Overall Rating Bronze
Overall Score 40.80
Liaison Carey Hewett
Submission Date Feb. 26, 2021

STARS v2.2

Texas Tech University
OP-9: Landscape Management

Status Score Responsible Party
1.00 / 2.00 Jessica Bunyard
Analyst
BIMAR
"---" indicates that no data was submitted for this field

Total campus area:
1,856.60 Acres

Figures required to calculate the total area of managed grounds:
Area (double-counting is not allowed)
Area managed organically, without the use of inorganic fertilizers and chemical pesticides, fungicides and herbicides 301.40 Acres
Area managed in accordance with an Integrated Pest Management (IPM) program that uses selected chemicals only when needed 187.15 Acres
Area managed using conventional, chemical-based landscape management practices 301.43 Acres
Total area of managed grounds 789.98 Acres

A brief description of any land excluded from the area of managed grounds:

1303.36


Percentage of grounds managed organically:
38.15

A brief description of the organic landscape management program:

Texas Tech Grounds Maintenance uses several sustainable management practices. Use a centralized computer irrigation system that will shut the system down in the event of freezing temperatures, high winds, and rainfall more than a quarter inch. This system also reads evapotranspiration and adjusts watering times as needed for moisture loss. Where possible drip irrigation is used to minimize water loss and runoff. All pruning materials are taken to a campus site for grinding, then added to the compost pile with other plant materials. This mulch is then incorporated into the landscape. We are using more xeriscape plants on the outer perimeter of the campus to reduce water needs as well as maintenance. In the process of adding more perennials to our color beds in the place of annuals.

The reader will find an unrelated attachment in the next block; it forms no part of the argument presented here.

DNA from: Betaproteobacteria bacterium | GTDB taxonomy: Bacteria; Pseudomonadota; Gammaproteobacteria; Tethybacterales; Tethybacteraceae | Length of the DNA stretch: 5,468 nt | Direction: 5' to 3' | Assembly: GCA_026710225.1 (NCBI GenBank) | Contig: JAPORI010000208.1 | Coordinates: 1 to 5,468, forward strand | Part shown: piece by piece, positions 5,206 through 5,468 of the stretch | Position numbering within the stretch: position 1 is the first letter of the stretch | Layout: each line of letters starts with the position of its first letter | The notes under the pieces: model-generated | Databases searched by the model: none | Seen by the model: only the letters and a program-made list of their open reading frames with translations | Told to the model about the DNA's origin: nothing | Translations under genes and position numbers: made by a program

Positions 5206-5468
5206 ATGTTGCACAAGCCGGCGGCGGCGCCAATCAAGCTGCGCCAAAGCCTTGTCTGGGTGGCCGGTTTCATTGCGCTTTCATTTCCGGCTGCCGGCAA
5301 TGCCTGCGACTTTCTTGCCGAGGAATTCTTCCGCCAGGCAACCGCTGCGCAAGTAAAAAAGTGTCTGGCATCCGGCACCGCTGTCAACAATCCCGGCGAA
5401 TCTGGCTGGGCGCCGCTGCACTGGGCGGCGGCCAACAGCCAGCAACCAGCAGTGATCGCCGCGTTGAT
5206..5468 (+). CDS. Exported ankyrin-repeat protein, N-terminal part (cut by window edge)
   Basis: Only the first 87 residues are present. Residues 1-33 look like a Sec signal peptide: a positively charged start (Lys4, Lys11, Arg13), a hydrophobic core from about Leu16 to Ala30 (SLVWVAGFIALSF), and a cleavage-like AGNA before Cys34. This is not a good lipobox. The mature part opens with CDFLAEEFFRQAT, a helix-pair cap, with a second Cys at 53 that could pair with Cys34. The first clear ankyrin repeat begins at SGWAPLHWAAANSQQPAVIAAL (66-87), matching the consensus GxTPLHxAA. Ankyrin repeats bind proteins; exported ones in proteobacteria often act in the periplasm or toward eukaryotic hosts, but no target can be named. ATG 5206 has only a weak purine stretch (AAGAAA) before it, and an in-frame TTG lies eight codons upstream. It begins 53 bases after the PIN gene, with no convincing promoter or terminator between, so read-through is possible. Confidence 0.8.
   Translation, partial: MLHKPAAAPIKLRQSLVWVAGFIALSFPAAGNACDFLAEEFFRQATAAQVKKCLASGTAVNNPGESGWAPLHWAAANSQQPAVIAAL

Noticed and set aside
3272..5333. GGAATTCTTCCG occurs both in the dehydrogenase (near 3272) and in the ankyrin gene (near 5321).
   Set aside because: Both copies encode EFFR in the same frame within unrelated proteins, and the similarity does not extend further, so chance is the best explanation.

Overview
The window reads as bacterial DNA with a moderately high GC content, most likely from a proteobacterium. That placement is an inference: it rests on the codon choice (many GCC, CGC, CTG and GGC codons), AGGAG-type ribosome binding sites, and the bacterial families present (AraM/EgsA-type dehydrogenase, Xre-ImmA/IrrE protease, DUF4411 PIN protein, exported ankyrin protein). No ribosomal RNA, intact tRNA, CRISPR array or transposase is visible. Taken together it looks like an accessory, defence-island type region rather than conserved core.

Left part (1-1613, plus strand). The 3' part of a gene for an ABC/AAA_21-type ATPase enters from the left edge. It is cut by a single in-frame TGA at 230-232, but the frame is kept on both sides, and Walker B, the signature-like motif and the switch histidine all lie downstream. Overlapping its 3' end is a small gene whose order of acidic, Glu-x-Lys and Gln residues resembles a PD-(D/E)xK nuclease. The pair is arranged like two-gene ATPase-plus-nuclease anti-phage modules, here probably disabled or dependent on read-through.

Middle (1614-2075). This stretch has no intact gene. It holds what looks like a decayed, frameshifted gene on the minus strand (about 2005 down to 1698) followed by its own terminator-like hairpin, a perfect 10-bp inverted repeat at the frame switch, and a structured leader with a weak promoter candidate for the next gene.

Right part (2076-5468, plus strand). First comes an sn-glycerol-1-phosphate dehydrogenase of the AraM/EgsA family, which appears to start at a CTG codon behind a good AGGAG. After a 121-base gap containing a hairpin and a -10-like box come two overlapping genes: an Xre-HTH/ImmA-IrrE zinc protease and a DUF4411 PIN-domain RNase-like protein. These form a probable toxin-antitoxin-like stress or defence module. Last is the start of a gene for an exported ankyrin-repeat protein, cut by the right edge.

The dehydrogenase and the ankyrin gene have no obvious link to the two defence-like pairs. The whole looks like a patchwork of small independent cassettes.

Percentage of grounds managed in accordance with an IPM program:
23.69

A copy of the IPM plan or program:
A brief description of the IPM program:

Texas Tech Grounds Maintenance carefully selects plants that will thrive in a semi-arid climate, demonstrates drought hardiness, pest and disease resistance, and ease of maintenance. The primary goal of Texas Tech Grounds Maintenance is to provide an aesthetically safe and functional landscape through responsible sustainable practices.


A brief description of the institution's approach to plant stewardship:

Grounds Maintenance has used organics on a few sections of the campus, but at this time we do not have program in place


A brief description of the institution's approach to hydrology and water use:

All LEED certified buildings built on campus have rain water retention ponds to trap the rain water runoff, allowing to soak into the soil instead of going directly to the storm drain. We have one rain water harvesting system, catching water runoff from the building, and using this water to irrigate the landscape in this area. We use well water on several of our irrigation systems, allowing us not to use the city water supply.


A brief description of the institution's approach to landscape materials management and waste minimization:

Currently there is no tracking of the weight or percentage. The GM Department composts all tree cuttings and plant material into mulch to be used on campus.


A brief description of the institution's approach to energy-efficient landscape design:
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A brief description of other sustainable landscape management practices employed by the institution:

Sand is mostly used instead of a chemical de-icer because it will not harm the landscape. When a chemical de-icer is necessary it is used sparingly on walkways. Also, sand is removed as soon as it is possible with a street sweeper, and is recycled to be reused for the next snow or ice event. Plus, Texas Tech Grounds Maintenance utilizes detention ponds to help alleviate rainwater runoff by redirecting away from roadways. Compost/mulch is created in-house by shredding tree cuttings, and trimmings.


Website URL where information about the institution’s sustainable landscape management program is available:
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Additional documentation to support the submission:
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The information presented here is self-reported. While AASHE staff review portions of all STARS reports and institutions are welcome to seek additional forms of review, the data in STARS reports are not verified by AASHE. If you believe any of this information is erroneous or inconsistent with credit criteria, please review the process for inquiring about the information reported by an institution and complete the Data Inquiry Form.